Today TaxMama® hears from a couple of people in the TaxQuips Forum, with this problem this week. They have sold real estate on an installment sale. They have been the mortgage-holder. And after a while, the buyer defaulted and they had to repossess the property. Let’s look at the problems arising when carrying a mortgage.
With bank and CD rates of return being so low, it is tempting to make investments that provide a seemingly safe, secure, rate of return – guaranteed for several years – and secured by real estate.
So here you are, renting out your house. The tenant has been paying rent diligently for years. They want to buy the house. And you’re ready to sell. What a great deal! No real estate commissions; no need to worry about those pesky escrow fees. Let’s just do a quickie sale, with a fixed interest rate and pull some loan docs off the Internet – and awaaaaay we go! (Don’t bother with the credit check, or employment check, informing the underlying lender that there’s a new buyer, or ensuring there is enough of a down payment so it hurts if they walk away from the property.)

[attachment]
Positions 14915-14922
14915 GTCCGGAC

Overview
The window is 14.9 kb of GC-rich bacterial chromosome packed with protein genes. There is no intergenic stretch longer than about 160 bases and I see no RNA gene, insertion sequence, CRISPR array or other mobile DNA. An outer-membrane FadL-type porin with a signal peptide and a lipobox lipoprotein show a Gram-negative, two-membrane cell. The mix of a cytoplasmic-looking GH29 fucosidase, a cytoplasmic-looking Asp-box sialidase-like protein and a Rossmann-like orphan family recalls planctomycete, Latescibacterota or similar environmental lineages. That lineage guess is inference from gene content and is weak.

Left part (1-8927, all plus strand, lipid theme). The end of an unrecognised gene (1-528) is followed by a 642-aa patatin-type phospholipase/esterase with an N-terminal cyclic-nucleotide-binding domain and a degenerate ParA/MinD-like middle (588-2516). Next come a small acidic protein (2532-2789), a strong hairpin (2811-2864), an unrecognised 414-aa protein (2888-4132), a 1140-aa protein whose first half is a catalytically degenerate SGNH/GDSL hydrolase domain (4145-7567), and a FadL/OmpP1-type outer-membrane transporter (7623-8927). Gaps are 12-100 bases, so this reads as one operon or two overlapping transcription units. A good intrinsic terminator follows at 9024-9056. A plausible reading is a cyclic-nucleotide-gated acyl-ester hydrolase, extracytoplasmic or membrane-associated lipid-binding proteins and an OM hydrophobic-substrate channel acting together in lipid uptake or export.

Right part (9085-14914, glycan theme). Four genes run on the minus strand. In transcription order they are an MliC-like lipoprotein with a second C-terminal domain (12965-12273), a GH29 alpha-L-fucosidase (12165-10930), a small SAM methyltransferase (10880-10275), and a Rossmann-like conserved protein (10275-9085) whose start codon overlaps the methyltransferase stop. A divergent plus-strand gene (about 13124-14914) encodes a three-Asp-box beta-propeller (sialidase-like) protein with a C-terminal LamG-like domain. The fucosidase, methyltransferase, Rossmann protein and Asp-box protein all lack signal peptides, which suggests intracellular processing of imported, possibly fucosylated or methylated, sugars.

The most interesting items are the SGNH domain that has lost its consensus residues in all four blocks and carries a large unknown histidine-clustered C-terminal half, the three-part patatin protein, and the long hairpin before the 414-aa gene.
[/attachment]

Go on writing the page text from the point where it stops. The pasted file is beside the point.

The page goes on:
Oops. Suddenly, they are not paying. To avoid getting foreclosed by the underlying mortgage (oh yes, there’s still one of those), you have to start covering the mortgage payments. They make the random payment…or not. You have no choice. You try to evict them and repossess the house. Can you imagine? They get mad at you. And they utterly vandalize the house. (Yes, that’s one of this week’s situations.) By the time you get the house back, you will have paid out 3-10 times what they paid you – just to get the house back in some order. Perhaps you would have been better off letting it go to foreclosure.
Some brief tips:
1) As much as you love and trust them, do a complete credit check – and speak directly to their employer to ensure they will still have a job (that they are not flakes).
2) Don’t carry paper with anyone who is self-employed. If they don’t feel like running their business anymore, it’s really hard for you to collect money from them.
3) Handle the sale through the proper channels, escrow, title, etc.
4) If they are going to assume (or pay your mortgage), make sure you notify the lender and that the lender approves and puts them on the loan instead of you. Otherwise, there goes your credit!
5) Be sure you have the willingness to start foreclosure proceedings when they miss two payments.
If you can’t be bothered with all the right details – and can’t harden your heart? Help them arrange for financing and get your money – and run. You are not equipped to carry a loan.
True, this doesn’t happen often. But when two different people in two different parts of the country bring this to me on the same day…it makes you take notice.
And remember, you can find answers to all kinds of questions about selling on installment, repossessions and other tax and business issues, free. Where? Where else? At www.TaxMama.com.
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